01 September 2021
27 August 2021
At the World Water Week 2021 global event, the Philippines shared how indigenous peoples built a water system under the ILO Japan Water and Sanitation Project in the Bangsamoro region, which also respected indigenous rights, culture and traditions.
13 August 2021
Teduray, a group of indigenous peoples in the Philippines built a new water system under the ILO Japan Water and Sanitation Project that will provide access to clean and safe water, at the same time contribute to promoting decent work and building peace in the Bangsamoro region.
ILO in action
02 August 2021
The third of our ILO in Action series of video stories takes us to an ILO refugee project located in Bassikounou, Mauritania. Led by ILO Chief Technical Advisor, Federico Barroeta, the project trains young people in building public infrastructure. In the locality of Lemkhaiss, they are helping to build a dam that will benefit livestock agriculture, the development of seasonal farming and will also reduce risks linked to flooding.
What is Emergency Employment?
EIIP supports governments to generate job opportunities in response to demands arising from crises. Such efforts result not only in creating quality infrastructure, but also in improving the performance of other sectors such as agriculture, the environment, transport, and trade and industry.
The initial short-term emergency employment transitions into a more integrated medium-to long-term term approach to recover from and be better prepared for future crises. Over the years, the EIIP approaches to infrastructure development have proved to be effective in both preparing for disasters and contributing to conﬂict prevention as well as during the recovery and reconstruction works.
Short-term emergency employmentEIIP supports direct short-term employment creation (emergency employment) that provides immediate short-term cash income opportunities to vulnerable people or communities. Work is mostly carried out on public or community infrastructure, which addresses the immediate economic and social needs of affected people, and supports the revival of the local economy and environment.
Emergency employment emphasizes productivity, impact and decent working conditions. These include occupational safety and health (OSH), saying “no” to child labour, equal pay for work of equal value, safeguards for environmental protection, the so-called graduating mechanisms (i.e. transitioning towards sustainable livelihood), and the creation of asset value in infrastructures.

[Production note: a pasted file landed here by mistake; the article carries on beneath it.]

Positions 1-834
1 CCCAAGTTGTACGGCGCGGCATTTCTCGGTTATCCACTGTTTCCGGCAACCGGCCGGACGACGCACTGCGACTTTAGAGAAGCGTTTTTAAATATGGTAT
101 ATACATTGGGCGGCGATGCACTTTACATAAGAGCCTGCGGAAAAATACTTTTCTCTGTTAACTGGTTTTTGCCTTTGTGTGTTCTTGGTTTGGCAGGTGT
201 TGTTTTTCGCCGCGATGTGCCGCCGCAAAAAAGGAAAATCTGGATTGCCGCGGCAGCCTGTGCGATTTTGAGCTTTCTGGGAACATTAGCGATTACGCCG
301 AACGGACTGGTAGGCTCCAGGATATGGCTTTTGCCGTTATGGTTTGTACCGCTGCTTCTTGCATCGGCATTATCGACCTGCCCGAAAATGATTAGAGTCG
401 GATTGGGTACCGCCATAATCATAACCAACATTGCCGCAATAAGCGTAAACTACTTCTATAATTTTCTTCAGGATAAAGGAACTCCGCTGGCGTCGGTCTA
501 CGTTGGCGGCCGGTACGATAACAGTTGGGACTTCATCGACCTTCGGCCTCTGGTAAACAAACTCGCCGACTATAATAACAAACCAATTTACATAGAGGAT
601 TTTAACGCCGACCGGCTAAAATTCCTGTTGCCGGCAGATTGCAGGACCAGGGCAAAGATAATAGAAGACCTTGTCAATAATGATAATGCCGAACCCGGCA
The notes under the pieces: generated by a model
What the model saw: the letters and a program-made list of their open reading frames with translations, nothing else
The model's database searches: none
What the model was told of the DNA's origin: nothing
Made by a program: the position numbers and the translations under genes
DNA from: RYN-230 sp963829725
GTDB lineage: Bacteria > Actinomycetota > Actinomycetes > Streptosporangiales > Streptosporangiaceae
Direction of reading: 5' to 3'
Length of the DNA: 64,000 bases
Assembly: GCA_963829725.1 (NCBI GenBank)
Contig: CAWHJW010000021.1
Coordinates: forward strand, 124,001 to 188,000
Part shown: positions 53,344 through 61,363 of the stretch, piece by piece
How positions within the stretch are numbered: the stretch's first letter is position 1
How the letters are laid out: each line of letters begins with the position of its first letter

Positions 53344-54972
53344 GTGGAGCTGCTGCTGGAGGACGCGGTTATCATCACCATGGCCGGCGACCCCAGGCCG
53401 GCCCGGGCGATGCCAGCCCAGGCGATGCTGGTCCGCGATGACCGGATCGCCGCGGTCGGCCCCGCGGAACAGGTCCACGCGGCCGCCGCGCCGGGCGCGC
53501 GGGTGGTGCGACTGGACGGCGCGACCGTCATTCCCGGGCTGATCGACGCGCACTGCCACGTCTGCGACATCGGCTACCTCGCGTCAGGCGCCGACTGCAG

Employment creation may also prevent the rise of tensions in communities, and contribute to social cohesion and dialogue.
In the case of conﬂict, the provision of employment to the disenfranchized can also contribute to defusing tension in volatile communities and lower the risk of future incidents. Equally, in societies where warring parties have recently promised a ceaseﬁre or signed a peace agreement, they can respond to expectations of livelihood development, including infrastructure improvements and increased job opportunities.
Medium to long-term crisis response and disaster risk reductionA key feature of most EIIP programmes is the commitment to provide long-term support through all stages of a crisis response process, starting during the emergency phase, continuing through the recovery phase and thereafter transforming the support into regular development assistance or national funding.
Most crisis response programmes involve signiﬁcant reconstruction of infrastructure facilities and therefore provide an important avenue to apply EIIP’s unique combination of infrastructure and employment creation expertise.
The EIIP approach is an effective way of mobilizing communities to build up resilience, restore sustainable livelihoods in response to crises, such as natural disasters, conﬂicts and economic downturns. The programme’s ﬁelds of action also contribute to avoiding (prevention) and limiting (mitigation and preparedness) the impacts of crises.